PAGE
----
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Rose Cersonsky
January 4, 2023

Focus on new faculty: Rose Cersonsky is taking machine learning to the nanoscale

Written By: Jason Daley

Over the last decade, machine learning has revolutionized how we model materials at the atomic scale: With the help of powerful algorithms, researchers can quickly model new materials or simulate interactions that would have taken months or even years of work using previous techniques.

Even though machine learning approaches at the atomic level have matured over the past few decades, that isn’t true at larger scales; the same caliber of tools and techniques are not available for larger materials building blocks, like colloids, or large molecules held in suspension. “Working at both the nanoscale and the atomistic scale has shown me the disparity between machine learning applications and methodologies between the two scales,” says Rose Cersonsky, who started as an assistant professor in the Department of Chemical and Biological Engineering in January 2023. “What my lab is going to focus on first and foremost is learning what can we apply from the atomistic community to accelerate our understanding and our abilities at the colloidal and nanoscale.”

Cersonsky grew up in Connecticut and received a bachelor’s degree in materials science and a minor in computer science from the University of Connecticut. She earned her PhD at the University of Michigan studying macromolecular science and engineering. There, Cersonsky earned renown for her work studying photonic structures, crystallographic patterns responsible for the beautiful colors in chameleons and many species of butterflies that can be targeted with nanoparticle self-assembly. Her thesis, titled “Designing Nanoparticles for the Self-Assembly of Novel Materials,” won numerous top University of Michigan distinctions and the Victor K. LaMer Award from the American Chemical Society Colloids Division.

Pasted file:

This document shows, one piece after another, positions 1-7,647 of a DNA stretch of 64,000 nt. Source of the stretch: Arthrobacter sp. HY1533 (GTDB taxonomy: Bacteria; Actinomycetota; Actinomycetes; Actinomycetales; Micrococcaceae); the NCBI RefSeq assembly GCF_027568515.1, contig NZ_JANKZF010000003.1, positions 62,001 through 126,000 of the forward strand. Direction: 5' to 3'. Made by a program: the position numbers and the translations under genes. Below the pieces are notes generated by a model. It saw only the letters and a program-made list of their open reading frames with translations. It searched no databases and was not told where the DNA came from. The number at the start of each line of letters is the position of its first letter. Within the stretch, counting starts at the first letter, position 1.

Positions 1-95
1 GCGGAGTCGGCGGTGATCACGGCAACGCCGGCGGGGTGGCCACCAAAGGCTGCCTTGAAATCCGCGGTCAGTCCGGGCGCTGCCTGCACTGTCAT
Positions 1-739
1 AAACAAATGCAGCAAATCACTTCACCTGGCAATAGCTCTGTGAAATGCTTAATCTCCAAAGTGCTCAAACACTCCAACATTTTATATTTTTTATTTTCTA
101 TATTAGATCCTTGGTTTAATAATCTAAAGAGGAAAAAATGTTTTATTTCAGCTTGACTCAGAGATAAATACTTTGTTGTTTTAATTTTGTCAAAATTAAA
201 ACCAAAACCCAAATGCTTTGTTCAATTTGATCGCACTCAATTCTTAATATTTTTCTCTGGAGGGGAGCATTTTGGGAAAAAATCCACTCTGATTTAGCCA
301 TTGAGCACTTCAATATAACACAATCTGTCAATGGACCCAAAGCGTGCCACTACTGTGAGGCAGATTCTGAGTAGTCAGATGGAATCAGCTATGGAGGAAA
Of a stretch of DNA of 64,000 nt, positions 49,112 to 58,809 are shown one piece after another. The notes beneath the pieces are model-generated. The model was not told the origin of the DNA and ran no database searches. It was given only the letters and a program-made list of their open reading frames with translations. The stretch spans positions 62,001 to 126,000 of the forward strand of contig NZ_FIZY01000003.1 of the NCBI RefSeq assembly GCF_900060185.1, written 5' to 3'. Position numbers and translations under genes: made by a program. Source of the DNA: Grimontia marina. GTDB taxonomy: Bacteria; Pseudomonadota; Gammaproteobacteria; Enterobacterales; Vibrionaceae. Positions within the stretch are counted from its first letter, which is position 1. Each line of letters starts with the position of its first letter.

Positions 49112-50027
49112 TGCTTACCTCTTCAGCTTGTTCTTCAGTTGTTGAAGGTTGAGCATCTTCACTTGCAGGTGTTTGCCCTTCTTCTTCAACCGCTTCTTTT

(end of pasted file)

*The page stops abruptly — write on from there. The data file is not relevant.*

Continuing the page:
After her PhD, she joined the Laboratory of Computational Science and Modeling at the École Polytechnique Fédérale de Lausanne, Switzerland, as a postdoctoral researcher, working on machine learning methods for atomistic simulations for the last three years. During her postdoctoral work, Cersonsky developed and implemented multiple machine learning methodologies and applied them to further the understanding of molecular crystallization, an important process in innumerable applications, including drug stabilization and biological processes.

In Madison, she hopes to bring all of her research interests together and investigate new directions. “Colloids and nanoparticles are not the same as atoms and often do not behave like atoms,” she says. “We will pursue how can we apply a mathematically rigorous machine learning infrastructure to large particles in a way that helps us to understand them better and to design them better. My group will first focus on figuring out how we represent shapes and particle design in these models.”

Cersonsky says her work, which is primarily computational, will illuminate the properties of many macromolecules, including polymers (extremely long, complex molecular chains that make up things like plastic) and biomolecules. She believes this work will complement research on plastic sustainability and nanoscale drug delivery systems by other faculty in CBE. “We are in a climate crisis and we really need to think about the ways in which we produce and use materials,” she says.

Cersonsky is also excited about other types of collaboration. At Connecticut and Michigan, she led public outreach programs to foster inclusivity in science for grade school, high school and college students. She hopes to continue those efforts at UW-Madison, and also hopes to get back into her personal hobby: musical theater. “I love the intricacy and the cooperation of a music production. It just takes so many pieces,” she says. When you have an amazing set design and cast and music director and everything works together … it is almost transcendental.”